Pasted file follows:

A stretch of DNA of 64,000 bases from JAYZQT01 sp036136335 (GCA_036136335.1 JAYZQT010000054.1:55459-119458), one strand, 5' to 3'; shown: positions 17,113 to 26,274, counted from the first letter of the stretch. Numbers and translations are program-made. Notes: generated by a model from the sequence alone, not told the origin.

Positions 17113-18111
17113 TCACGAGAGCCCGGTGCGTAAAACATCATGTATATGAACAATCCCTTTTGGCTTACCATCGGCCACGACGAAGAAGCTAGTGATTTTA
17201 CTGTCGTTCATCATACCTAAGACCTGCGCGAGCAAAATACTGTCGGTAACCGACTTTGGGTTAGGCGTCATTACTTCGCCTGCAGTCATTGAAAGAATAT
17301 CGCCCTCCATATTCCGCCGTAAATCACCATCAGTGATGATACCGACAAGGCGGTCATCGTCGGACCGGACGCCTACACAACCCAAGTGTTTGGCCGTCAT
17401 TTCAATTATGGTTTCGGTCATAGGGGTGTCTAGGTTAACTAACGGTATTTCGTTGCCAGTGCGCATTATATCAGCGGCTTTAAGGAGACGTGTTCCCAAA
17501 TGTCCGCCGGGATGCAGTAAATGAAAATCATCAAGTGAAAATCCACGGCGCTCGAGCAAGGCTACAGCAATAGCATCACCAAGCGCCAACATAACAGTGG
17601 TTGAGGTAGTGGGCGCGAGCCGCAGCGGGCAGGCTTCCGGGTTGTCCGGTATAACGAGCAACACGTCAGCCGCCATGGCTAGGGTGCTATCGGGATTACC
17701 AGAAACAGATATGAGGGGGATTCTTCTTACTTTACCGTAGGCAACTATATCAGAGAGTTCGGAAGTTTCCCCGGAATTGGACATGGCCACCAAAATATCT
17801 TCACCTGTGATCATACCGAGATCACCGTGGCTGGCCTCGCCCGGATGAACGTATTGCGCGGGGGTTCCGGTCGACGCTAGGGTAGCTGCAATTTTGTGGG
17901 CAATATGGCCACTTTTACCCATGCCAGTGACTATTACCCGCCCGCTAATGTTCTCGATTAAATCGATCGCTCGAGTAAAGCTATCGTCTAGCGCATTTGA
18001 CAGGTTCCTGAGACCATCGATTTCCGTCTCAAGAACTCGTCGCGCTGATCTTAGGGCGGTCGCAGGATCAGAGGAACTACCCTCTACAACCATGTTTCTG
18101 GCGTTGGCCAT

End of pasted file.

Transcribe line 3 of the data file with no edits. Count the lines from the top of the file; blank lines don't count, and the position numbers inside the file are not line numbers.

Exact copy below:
17113 TCACGAGAGCCCGGTGCGTAAAACATCATGTATATGAACAATCCCTTTTGGCTTACCATCGGCCACGACGAAGAAGCTAGTGATTTTA